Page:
Europe/Americas update: November 2 2018



Polish Prime Minister Mateusz Morawiecki told reporters at a news conference on Friday that he too wants out of the Global Compact for Safe, Orderly and Regular Migration. Poland joins the United States, Hungary, and most recently Austria and the Czech Republic in either withdrawing from the accord or expressing an intent to withdraw.


Spain’s State Attorney’s office announced on Friday that it is no longer planning to try Catalan independence leaders who have been jailed for their role in last year’s referendum on rebellion charges. Instead it will charge them with sedition, a lesser crime. Rebellion convictions would have carried with them a maximum 25 year prison sentence, but for sedition the maximum penalty is about half of that.


Voters in the French territory of New Caledonia will vote on an independence referendum on Sunday. It’s expected that the “remain” side will win easily, perhaps by a wide enough margin to preempt any future calls for a repeat referendum. The campaign has exposed some strong lingering colonial resentments on the part of New Caledonia’s indigenous Kanak people, who have found themselves dispossessed of land and political power in favor of the descendants of French colonists:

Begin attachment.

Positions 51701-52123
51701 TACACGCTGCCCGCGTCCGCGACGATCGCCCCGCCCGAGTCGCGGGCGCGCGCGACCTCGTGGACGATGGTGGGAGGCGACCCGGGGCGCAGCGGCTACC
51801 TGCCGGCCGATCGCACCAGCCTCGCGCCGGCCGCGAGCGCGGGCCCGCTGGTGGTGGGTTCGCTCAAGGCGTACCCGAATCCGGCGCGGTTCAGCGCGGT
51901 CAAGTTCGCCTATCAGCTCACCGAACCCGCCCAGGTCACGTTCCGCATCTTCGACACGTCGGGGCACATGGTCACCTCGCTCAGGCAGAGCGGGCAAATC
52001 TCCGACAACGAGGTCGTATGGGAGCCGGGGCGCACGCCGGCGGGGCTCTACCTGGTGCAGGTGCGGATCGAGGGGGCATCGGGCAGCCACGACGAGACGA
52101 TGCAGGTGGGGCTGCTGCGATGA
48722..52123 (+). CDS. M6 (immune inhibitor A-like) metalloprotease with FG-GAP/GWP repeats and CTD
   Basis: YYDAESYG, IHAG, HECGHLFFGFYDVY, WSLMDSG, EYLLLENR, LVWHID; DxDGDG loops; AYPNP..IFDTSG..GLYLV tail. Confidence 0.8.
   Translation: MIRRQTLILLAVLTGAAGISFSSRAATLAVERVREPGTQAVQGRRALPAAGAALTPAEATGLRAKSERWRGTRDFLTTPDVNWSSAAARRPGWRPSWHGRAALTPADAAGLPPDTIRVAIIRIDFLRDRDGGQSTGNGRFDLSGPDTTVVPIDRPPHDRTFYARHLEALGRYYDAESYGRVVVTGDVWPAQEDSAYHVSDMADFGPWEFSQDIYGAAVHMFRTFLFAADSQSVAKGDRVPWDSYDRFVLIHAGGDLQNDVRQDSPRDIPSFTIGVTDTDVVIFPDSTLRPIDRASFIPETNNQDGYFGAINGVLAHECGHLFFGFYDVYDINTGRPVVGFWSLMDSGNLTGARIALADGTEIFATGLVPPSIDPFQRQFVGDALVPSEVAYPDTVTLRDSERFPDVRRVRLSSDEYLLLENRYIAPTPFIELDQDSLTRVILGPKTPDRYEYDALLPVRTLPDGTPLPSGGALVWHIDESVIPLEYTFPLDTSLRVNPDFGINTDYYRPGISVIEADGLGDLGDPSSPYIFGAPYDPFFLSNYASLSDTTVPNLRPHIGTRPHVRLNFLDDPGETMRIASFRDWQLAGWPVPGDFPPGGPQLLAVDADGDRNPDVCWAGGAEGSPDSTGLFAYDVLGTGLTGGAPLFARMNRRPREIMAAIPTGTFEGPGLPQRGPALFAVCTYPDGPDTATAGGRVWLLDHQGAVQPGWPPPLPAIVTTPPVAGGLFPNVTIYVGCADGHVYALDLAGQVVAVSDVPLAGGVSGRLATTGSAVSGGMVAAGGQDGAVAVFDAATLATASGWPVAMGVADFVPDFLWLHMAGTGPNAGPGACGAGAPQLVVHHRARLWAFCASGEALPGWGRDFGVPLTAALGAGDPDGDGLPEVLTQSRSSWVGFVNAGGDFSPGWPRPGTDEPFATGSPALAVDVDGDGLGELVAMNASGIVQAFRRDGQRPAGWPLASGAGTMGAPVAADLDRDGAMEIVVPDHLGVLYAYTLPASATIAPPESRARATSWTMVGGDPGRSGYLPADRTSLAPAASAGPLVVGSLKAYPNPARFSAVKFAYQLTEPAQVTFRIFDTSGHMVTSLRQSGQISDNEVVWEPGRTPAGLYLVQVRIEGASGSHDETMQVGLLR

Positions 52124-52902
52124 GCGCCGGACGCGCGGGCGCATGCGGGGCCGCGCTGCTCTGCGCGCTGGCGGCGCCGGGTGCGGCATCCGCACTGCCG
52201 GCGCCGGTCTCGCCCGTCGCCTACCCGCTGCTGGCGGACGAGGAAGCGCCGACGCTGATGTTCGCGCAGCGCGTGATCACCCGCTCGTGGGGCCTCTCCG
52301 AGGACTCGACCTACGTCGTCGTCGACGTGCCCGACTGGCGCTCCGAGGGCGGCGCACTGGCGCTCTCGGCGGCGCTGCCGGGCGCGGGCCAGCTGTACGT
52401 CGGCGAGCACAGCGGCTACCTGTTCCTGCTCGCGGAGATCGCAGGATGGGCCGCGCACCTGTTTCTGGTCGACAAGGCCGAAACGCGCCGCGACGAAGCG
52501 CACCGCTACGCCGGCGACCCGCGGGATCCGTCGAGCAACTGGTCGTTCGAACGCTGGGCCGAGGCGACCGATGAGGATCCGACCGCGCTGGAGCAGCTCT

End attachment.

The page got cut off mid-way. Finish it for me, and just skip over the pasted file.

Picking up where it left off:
New Caledonia’s referendum is the climax of a 30-year process to repair ethnic tensions between French descendants and the indigenous Kanak people. In 1988, a three-way peace treaty — involving the French state, anti-independence and pro-independence separatists — was signed to end a bloody civil war, referred to as “the Events” by locals.

The accord delineated a transfer of some powers from France to New Caledonia and a steady path toward an independence referendum.

But for tribal chiefs such as Kawa, the deep fractures left by colonialism are difficult to overcome without Kanak sovereignty.

“They talk about a common destiny,” Kawa said. “But how can you have a common destiny without first recognizing us, the people of this land?”


The British and Irish governments appear to have made some sort of breakthrough in talks over a backstop Brexit arrangement to avoid reimposing a hard Irish border, and both said Friday evening that a Brexit deal may actually be at hand. Whatever arrangement they’re talking about also seems to meet with the approval of Northern Ireland’s Democratic Unionist Party, which holds a veto over anything Theresa May’s minority government does. Details are sketchy at this point but the agreement seems to revolve around a customs agreement for the entire UK that would keep it in alignment with the European Union and eliminate the need for customs checks at the border. This is supposed to be a fallback position in case the EU and UK can’t negotiate a better arrangement for Northern Ireland. What isn’t clear is whether this backstop will be acceptable to Brexit hardliners in May’s party, who could oust her as PM if they don’t like where these talks are heading.



The World Bank issued a report on Friday calling on the Colombian government to quickly legalize the roughly one million Venezuelan refugees who have crossed the border into Colombia. The report argues that the economic benefit of allowing those migrants to obtain jobs would more than make up for the costs associated with providing them with public services.


The Cuban government on Friday criticized the Trump administration for its decision to add more than 20 new Cuban firms to the already extensive list of Cuban entities sanctions by the United States. That announcement was part of John Bolton’s